Lydia Ellen Laucella embraces many roles at Reinhardt – assistant director, Center for Innovative Teaching and Engaged Learning (CITEL); assistant professor of education and instructional design; First Year Seminar (FYS) coordinator; and faculty development committee chair. Today, she comes to work with a new credential – Dr. Lydia Ellen Laucella, newly minted Ph.D.
Dr. Laucella completed her doctorate through the State University of New York at Buffalo (SUNY Buffalo) Graduate School of Education's Curriculum, Instruction, and the Science of Learning Program. The title of her dissertation was “Finding a Safe Space, Branching Out, and Negotiating a New Identity: The First-Generation College Transition Stories of Bette, Kate, and Veronica.”
She conducted her research wanting to learn more about the college transition experiences of female, first-year, first-generation college students. “I recognize that in the new space of the university, first-year college students find themselves in transition, their social and identity development are in flux. Unpublished data from the 2019-2020 academic year indicated that female, first-year, first-time, first-generation college students represented approximately 2% of the total student population at the study’s research site. In other words, female, first-year, first-generation college students who had never attended college were an underrepresented population in comparison to the total student population."
“Drawing from standpoint theory, the very nature of women’s relationships within society require women to have membership in different social roles or groups. Women’s interactions are mediated by their relationships with peers, families, and social institutions like higher education. The social institution of higher education should provide mobility for underrepresented communities."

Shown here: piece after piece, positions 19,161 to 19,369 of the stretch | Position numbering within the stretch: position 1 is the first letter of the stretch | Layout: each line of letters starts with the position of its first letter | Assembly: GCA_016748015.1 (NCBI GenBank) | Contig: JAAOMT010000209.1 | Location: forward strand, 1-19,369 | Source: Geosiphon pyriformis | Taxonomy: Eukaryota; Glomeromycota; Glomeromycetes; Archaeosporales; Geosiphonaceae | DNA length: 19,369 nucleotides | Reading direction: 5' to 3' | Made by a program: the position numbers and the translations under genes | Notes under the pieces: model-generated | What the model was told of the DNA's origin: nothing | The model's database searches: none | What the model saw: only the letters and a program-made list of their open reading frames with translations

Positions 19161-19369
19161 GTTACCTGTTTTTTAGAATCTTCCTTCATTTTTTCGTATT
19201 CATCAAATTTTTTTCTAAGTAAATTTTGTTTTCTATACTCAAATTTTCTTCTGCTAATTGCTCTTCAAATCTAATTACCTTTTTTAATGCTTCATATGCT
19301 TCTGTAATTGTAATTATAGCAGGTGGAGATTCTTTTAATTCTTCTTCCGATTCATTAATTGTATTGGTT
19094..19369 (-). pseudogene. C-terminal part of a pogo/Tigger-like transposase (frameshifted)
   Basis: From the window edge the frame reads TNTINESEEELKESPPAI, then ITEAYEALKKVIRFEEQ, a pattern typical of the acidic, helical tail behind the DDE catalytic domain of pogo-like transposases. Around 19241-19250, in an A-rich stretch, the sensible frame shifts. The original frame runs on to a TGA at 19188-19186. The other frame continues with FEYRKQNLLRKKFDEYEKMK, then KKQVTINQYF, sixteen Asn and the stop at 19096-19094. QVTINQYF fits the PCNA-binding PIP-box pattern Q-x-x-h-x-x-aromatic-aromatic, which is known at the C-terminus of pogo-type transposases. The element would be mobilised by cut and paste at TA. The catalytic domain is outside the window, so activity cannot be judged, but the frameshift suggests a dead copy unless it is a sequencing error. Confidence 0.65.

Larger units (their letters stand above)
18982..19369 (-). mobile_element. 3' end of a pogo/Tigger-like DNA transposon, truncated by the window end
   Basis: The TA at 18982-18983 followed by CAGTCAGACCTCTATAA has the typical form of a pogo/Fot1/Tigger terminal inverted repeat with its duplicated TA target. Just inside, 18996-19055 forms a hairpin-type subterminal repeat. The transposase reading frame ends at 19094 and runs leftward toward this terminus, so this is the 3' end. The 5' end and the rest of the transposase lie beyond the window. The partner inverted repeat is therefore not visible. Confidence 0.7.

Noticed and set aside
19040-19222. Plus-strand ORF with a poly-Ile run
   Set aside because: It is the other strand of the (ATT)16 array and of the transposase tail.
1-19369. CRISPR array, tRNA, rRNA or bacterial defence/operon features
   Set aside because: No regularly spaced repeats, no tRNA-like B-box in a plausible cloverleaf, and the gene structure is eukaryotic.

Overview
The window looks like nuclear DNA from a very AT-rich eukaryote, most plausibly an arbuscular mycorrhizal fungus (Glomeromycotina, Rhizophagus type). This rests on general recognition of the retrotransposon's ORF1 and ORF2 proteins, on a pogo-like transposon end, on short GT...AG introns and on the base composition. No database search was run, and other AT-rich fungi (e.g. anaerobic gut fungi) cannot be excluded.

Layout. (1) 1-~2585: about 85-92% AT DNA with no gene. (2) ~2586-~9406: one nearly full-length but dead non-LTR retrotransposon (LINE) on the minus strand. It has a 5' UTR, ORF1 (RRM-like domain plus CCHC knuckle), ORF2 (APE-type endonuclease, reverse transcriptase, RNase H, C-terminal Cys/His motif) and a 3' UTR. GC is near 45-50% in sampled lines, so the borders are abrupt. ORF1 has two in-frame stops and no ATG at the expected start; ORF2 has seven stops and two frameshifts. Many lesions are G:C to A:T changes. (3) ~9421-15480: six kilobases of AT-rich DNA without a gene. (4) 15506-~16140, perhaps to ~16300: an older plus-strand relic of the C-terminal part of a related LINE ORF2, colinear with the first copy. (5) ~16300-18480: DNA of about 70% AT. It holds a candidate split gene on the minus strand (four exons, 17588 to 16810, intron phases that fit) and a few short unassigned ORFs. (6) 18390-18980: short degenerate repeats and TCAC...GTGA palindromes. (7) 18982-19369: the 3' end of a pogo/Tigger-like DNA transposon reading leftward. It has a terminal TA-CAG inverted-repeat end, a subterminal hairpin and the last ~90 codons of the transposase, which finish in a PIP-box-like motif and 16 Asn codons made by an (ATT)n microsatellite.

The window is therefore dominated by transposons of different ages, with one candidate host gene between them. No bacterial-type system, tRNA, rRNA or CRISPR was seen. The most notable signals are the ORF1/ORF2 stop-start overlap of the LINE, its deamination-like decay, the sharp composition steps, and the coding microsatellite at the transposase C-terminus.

“To propel underrepresented student populations forward, such as those represented in this study, it is necessary to produce shared knowledge about their experiences to provide a platform to story their transition to college so we can better understand their lived experiences.”
As an outcome of this important research, Dr. Laucella recommended “future case studies by women for women, to provide additional standpoints on the female, first-year, first-generation college experience which can develop a more comprehensive literature corpus about their transition experiences because feminine participation in research creates a better world."
“In my short time here, I have witnessed the hard work and dedication to student success that Lydia brings to her work at Reinhardt,” said Dr. John D. Miles, vice president for academic affairs. “Attending her dissertation defense provided a window into her student-centered and student driven research. I look forward to seeing her work further shape the First Year Seminar and the Lettie Pate Whitehead Scholars.”
Congratulations, Dr. Laucella! The Reinhardt community celebrates your success and looks forward to your continued impact on the University and our students.